Charles Bradley No Time For Dreaming

Charles Bradley No Time For Dreaming
Charles Bradley has had more than a few lifetimes of ups and downs, including a nomadic career as a chef that took him across North America while pursuing seemingly dead-end musical ambitions to having his brother murdered by his nephew. This hard knock life is ingrained in every groove of the 62-year old's long-anticipated debut. Produced by the Menahen Street Band's Thomas Brenneck and released on Daptone subsidiary Dunham, with the venerable Daptone crew providing typically tight, slamming, timeless-sounding instrumental backing, No Time For Dreaming eclipses any notion of nostalgia. Bradley is a classic soul shouter and there are more than a few echoes of James Brown in his throaty rasp, yet on the unrelentingly deterministic bounce of "The World (is Going Up in Flames)" and the yearning, conscious soul of the downtempo "How Long" (which recasts Brown's "It's A Man's World" groove in a more downbeat context) there's a lived-in grit that's simultaneously triumphant and melancholic, transforming the material into something resembling a funk injected warrior's reward. An absolutely mesmerizing album by a true soul survivor, No Time For Dreaming is the first essential soul listen of this new year.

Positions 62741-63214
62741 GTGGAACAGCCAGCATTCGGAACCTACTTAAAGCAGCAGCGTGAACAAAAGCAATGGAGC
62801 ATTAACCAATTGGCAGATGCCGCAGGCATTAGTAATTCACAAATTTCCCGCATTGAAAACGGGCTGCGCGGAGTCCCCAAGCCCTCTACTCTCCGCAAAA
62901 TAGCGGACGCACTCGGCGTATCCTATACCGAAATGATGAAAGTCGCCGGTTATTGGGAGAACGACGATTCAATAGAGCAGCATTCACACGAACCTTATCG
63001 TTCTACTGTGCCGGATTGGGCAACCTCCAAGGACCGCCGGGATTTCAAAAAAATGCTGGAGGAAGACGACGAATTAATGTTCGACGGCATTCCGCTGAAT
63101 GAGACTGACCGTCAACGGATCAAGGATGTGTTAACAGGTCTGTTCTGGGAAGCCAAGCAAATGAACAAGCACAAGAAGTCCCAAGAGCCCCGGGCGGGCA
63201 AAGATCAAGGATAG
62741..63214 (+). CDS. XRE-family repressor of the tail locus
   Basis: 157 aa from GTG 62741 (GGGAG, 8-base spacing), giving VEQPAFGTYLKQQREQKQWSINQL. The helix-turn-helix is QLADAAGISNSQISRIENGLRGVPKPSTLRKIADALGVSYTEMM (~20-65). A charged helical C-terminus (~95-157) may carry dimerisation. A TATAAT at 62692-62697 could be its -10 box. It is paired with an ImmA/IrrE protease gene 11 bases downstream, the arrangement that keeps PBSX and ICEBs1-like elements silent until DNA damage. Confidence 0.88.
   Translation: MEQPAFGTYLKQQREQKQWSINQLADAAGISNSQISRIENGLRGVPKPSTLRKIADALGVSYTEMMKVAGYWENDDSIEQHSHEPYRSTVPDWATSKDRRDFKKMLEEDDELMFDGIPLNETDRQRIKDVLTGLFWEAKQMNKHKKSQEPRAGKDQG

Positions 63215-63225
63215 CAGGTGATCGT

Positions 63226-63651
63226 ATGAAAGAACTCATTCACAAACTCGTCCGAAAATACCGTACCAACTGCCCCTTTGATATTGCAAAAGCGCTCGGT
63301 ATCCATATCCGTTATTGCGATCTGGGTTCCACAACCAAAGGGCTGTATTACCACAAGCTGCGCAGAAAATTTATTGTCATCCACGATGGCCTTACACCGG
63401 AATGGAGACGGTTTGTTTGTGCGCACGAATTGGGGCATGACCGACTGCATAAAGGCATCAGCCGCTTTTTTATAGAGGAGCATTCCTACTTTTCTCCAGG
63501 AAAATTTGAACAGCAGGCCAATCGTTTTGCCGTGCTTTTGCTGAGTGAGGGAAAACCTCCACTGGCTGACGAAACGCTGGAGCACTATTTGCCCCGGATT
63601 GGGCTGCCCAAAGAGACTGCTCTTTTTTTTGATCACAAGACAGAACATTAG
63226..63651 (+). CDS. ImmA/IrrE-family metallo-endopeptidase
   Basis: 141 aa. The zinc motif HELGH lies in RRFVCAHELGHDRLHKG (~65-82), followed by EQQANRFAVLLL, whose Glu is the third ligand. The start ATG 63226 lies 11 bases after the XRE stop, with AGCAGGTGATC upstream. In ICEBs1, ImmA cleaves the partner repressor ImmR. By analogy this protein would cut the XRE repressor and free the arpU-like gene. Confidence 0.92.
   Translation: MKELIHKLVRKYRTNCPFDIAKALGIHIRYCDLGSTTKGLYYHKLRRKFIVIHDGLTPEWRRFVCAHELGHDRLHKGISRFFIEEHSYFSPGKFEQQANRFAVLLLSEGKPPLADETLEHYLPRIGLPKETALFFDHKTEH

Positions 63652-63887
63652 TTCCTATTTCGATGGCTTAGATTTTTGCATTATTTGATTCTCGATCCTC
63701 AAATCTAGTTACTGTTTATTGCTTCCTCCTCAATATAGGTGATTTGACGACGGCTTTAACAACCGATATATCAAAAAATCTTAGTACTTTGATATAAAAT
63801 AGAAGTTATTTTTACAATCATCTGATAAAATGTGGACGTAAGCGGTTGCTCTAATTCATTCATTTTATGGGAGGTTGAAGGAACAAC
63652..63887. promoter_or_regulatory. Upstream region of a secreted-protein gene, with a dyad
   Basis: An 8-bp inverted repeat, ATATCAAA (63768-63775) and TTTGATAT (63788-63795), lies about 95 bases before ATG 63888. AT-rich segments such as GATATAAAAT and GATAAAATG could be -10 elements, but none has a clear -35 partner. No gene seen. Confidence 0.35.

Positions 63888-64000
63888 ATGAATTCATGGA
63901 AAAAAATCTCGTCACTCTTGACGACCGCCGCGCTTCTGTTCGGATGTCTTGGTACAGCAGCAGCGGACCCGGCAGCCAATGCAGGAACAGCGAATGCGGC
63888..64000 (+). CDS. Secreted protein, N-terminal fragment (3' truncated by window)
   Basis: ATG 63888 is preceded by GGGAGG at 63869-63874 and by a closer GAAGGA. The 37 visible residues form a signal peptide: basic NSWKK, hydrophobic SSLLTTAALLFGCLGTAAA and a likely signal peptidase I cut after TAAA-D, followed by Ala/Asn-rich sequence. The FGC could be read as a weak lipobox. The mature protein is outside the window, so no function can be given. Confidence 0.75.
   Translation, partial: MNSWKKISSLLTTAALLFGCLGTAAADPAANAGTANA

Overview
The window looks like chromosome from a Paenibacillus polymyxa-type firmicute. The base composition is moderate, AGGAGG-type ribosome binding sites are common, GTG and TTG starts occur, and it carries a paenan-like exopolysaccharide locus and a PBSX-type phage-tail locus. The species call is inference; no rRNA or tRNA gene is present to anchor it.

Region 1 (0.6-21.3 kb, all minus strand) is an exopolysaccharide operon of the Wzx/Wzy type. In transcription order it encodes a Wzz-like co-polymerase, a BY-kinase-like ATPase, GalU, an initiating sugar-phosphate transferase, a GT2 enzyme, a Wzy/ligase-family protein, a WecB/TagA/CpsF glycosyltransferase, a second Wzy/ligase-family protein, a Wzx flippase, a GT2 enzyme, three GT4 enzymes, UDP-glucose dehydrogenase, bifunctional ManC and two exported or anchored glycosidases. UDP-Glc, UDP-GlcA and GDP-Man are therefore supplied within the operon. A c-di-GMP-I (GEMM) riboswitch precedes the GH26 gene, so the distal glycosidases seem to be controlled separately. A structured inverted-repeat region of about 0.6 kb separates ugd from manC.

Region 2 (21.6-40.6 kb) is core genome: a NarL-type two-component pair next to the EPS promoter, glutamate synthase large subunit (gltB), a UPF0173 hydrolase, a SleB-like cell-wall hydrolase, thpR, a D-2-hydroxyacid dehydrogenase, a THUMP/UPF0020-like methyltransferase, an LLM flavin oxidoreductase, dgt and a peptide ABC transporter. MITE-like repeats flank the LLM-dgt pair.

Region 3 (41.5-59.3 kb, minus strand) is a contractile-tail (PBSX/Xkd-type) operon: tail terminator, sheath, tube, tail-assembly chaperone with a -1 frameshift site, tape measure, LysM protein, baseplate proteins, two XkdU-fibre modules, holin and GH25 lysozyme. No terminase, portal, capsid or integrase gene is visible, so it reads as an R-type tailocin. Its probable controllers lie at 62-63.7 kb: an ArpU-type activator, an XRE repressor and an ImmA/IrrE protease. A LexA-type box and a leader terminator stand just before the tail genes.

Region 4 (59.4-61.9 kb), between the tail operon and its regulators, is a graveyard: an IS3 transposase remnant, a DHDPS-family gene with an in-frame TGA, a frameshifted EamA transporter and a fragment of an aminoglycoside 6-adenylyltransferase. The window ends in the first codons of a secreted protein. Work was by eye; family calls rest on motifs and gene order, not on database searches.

Could you tell me about the album?
One of the things that it's about is my late brother being killed. I couldn't talk about it until I met Tommy [producer Thomas Brenneck]. We became very close friends and we started talking about it. He thought I should put some of my thoughts towards music, but I didn't think I could get it out of me. Eventually, we started talking about it more and more. I told my brother's life story while playing the piano and he taped it. From then on I found trust in Tommy; we just played what we felt.

What's the inspiration behind the title No Time For Dreaming?
The inspiration behind all of the music that I've done is I'm just trying to say, "let's make this world a better place, to stop all the games and the politicians and find love in your heart and love for your fellow man." We're all going through some things ― trials and tribulations ⎯ but it's good that we can come together and talk. Because if I can't help you, I'm not going to hurt you; I'll just back off and pray for you. That's the type of person I am. (Dunham)